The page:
AUSTIN, Texas (AP) — A review by a newspaper of recent years' tax returns from Greg Abbott and Wendy Davis — the top two candidates vying to be the next governor of Texas — shows they have generally given a smaller percentage of their income to charity than the average Texan.
The Austin American-Statesman reported (http://bit.ly/1cbsCNA ) that in each of the past three years, Abbott, the Republican Texas attorney general, and his wife, Cecilia, together earned a little over $200,000.
In 2010, the Abbotts gave $2,426 to charity, or 1.2 percent of adjusted gross income; in 2011, they gave $6,620, or 3.1 percent; and in 2012, $3,014, or 1.4 percent.
Davis, a Democratic state senator and an attorney, had an adjusted gross income of $130,931 in 2010; $235,428 in 2011; and $284,183 in 2012.
She contributed $2,700 to charity, or 2 percent of her adjusted gross income, in 2010. In 2011, she donated $515 or 0.2 percent, and in 2012, she gave $950 or 0.3 percent.
Abbott spokesman Matt Hirsch and Davis spokeswoman Rebecca Acuna both said that the tax statements do not fully capture their candidate's generosity or charitable giving.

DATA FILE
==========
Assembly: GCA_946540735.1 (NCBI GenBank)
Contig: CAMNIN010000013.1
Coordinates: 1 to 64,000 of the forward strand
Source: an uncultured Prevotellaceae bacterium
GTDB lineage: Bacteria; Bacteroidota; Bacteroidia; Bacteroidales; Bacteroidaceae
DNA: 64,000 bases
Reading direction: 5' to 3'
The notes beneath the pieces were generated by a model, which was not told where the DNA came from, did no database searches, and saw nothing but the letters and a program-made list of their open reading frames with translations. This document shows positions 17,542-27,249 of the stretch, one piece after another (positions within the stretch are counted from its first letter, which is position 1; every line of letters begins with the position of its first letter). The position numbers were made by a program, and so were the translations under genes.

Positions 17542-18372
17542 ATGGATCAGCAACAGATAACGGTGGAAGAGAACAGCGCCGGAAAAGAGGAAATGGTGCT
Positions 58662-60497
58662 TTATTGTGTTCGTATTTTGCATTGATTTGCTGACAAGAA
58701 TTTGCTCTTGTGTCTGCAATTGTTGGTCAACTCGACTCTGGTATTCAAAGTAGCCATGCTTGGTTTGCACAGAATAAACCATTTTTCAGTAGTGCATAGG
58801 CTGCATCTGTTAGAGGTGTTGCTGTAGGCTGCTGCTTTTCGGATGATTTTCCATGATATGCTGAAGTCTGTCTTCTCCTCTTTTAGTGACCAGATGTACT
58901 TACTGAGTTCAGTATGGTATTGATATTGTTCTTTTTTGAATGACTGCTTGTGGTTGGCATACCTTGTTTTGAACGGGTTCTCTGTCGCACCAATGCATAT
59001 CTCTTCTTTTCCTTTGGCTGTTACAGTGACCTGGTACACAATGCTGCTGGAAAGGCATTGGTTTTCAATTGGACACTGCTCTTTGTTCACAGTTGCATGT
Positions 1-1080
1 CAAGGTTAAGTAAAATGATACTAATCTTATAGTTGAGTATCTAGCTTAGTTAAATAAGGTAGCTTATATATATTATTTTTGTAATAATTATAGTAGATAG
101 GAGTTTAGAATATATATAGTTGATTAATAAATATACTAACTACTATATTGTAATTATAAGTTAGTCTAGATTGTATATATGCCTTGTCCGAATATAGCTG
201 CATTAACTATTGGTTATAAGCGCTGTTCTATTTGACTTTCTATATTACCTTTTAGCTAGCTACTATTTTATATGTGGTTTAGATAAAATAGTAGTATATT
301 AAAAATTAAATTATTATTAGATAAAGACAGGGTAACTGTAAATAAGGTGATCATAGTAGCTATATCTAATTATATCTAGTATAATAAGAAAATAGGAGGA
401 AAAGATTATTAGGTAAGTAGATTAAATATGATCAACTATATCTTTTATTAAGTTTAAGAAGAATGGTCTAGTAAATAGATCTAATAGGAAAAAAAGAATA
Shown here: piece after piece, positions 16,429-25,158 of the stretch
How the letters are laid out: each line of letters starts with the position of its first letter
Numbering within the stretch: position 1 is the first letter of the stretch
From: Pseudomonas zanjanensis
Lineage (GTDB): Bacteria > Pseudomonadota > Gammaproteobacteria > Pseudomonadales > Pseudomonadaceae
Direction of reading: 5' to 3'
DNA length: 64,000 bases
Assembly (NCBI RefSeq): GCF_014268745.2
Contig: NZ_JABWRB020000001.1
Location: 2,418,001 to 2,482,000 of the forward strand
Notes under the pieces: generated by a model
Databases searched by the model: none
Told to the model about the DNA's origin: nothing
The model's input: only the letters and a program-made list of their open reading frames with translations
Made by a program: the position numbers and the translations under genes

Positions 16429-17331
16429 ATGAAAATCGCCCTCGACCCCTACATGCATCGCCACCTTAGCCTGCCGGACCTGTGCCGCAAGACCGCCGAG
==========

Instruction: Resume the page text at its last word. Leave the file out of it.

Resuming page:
In an analysis of Internal Revenue Service figures last year, the National Center for Charitable Statistics found that the average charitable contribution per return filed in 2010 was 2.1 percent, both nationally and in Texas.
By comparison, Lisa Fritsch, a conservative commentator from Austin who is challenging Abbott for the GOP nomination, is relatively more generous in her charitable contributions, the newspaper reported.
Fritsch and her husband have given $125,000 in charitable contributions since 2000, which is 2.3 percent of their adjusted gross income over that period.
Fritsch's charitable contributions are detailed in 13 years of tax returns that she has released. Abbott and Davis have released tax returns for the past three years.
While the 3.1 percent Abbott gave to charity in 2011 exceeded the Texas and national average, his tax returns do not reflect the annual tax-free annuity he receives each year as part of a settlement for an accident that left him paralyzed from the waist down, which includes monthly payments and a lump sum every three years. He will have received $570,000 this year as part of the settlement.
Southern Methodist University political scientist Cal Jillson said he thinks that voters "notice real stinginess more than they do average or even extraordinary generosity."
"All of the candidates for governor fall short of the biblical tithe, but Davis falls far enough short that she should be thinking of an explanation," he said.
Acuna said Davis plays a role in assisting her family and extended family.
Information from: Austin American-Statesman, http://www.statesman.com